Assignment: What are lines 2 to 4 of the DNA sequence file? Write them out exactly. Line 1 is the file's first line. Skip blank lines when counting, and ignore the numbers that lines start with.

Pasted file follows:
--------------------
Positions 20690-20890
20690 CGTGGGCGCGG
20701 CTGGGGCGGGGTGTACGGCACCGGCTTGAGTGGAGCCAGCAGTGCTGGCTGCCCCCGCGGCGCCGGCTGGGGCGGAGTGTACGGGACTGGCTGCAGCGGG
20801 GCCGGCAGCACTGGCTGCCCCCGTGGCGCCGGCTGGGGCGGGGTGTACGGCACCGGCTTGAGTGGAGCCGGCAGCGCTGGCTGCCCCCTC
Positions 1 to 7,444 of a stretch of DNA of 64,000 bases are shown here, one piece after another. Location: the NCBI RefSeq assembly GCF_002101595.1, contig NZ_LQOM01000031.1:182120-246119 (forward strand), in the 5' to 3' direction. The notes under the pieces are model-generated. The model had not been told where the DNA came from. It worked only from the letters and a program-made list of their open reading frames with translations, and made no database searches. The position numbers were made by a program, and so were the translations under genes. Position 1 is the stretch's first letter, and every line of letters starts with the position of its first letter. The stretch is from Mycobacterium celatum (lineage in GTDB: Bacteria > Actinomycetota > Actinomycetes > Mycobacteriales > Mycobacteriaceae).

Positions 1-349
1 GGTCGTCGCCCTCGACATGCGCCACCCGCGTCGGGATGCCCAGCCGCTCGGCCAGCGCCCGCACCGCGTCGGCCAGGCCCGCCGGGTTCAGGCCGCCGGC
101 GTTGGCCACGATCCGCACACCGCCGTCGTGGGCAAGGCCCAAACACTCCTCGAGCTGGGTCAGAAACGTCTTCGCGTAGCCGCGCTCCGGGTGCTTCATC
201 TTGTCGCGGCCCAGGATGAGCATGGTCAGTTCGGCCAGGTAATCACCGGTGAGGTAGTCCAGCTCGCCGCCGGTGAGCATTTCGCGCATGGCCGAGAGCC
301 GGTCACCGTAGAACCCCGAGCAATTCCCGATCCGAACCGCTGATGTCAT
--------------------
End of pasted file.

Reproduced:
20690 CGTGGGCGCGG
20701 CTGGGGCGGGGTGTACGGCACCGGCTTGAGTGGAGCCAGCAGTGCTGGCTGCCCCCGCGGCGCCGGCTGGGGCGGAGTGTACGGGACTGGCTGCAGCGGG
20801 GCCGGCAGCACTGGCTGCCCCCGTGGCGCCGGCTGGGGCGGGGTGTACGGCACCGGCTTGAGTGGAGCCGGCAGCGCTGGCTGCCCCCTC